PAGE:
The surface force apparatus was used to measure directly the molecular forces between streptavidin and lipid bilayers displaying grafted M(r) 2,000 poly(ethylene glycol) (PEG). These measurements provide direct evidence for the formation of relatively strong attractive forces between PEG and protein. At low compressive loads, the forces were repulsive, but they became attractive when the proteins were pressed into the polymer layer at higher loads. The adhesion was sufficiently robust that separation of the streptavidin and PEG uprooted anchored polymer from the supporting membrane. These interactions altered the properties of the grafted chains. After the onset of the attraction, the polymer continued to bind protein for several hours. The changes were not due to protein denaturation. These data demonstrate directly that the biological activity of PEG is not due solely to properties of simple polymers such as the excluded volume. It is also coupled to the competitive interactions between solvent and other materials such as proteins for the chain segments and to the ability of this material to adopt higher order intrachain structures.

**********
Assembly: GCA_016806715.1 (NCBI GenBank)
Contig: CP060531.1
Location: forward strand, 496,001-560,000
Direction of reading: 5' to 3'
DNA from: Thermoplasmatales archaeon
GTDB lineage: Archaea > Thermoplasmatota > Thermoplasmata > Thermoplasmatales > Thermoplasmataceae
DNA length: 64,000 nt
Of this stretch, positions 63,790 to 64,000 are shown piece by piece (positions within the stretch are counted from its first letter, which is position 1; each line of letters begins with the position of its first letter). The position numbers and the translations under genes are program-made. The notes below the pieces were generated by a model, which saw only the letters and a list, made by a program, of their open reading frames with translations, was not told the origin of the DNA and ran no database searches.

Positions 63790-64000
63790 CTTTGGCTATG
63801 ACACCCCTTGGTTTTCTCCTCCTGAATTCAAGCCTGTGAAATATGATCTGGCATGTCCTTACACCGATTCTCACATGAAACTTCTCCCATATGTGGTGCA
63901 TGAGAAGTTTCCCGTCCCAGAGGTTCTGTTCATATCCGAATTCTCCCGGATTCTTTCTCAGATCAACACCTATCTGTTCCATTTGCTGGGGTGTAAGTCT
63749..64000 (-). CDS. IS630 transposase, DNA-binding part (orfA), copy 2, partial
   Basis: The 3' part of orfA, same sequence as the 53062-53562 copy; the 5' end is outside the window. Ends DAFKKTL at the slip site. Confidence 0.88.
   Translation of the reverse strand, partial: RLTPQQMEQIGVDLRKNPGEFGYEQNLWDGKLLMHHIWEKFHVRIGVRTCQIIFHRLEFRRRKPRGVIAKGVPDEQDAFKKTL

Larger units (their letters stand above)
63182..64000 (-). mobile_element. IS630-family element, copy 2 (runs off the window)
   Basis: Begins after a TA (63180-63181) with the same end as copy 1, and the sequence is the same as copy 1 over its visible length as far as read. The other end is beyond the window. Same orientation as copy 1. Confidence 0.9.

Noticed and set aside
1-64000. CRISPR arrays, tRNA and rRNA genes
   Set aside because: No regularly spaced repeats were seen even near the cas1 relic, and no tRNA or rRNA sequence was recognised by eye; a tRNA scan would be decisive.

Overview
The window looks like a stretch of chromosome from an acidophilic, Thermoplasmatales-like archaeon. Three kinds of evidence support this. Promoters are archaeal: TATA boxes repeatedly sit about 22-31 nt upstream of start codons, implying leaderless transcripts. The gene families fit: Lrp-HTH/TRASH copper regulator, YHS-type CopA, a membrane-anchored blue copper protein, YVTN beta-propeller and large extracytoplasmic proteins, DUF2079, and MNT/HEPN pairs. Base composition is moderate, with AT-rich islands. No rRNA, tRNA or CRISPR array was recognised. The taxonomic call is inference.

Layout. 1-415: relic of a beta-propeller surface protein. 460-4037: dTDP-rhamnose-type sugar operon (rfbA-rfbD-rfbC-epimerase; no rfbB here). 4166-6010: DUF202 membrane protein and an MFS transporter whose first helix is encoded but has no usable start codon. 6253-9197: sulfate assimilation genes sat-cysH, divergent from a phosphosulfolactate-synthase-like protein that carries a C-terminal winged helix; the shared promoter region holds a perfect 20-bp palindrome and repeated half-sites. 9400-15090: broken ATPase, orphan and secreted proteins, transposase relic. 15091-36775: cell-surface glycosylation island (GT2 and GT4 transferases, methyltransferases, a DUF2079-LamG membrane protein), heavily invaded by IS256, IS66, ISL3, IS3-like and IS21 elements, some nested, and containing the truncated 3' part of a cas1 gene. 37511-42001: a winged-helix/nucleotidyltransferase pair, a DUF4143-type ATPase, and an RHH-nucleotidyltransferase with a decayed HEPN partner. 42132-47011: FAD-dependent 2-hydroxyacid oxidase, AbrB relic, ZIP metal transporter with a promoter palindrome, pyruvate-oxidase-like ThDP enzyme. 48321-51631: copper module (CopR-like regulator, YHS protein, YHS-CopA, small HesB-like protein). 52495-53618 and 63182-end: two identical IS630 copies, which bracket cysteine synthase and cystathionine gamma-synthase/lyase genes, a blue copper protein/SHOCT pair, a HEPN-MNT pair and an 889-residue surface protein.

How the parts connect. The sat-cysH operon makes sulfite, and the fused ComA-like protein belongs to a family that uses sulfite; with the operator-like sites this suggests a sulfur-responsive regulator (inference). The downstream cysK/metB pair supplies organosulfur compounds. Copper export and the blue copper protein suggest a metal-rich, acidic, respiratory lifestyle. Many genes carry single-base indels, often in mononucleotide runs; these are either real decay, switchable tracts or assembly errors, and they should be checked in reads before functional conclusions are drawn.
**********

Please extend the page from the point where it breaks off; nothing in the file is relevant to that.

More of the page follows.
|Original language||English (US)|
|Number of pages||6|
|Journal||Proceedings of the National Academy of Sciences of the United States of America|
|State||Published - Aug 5 1997|
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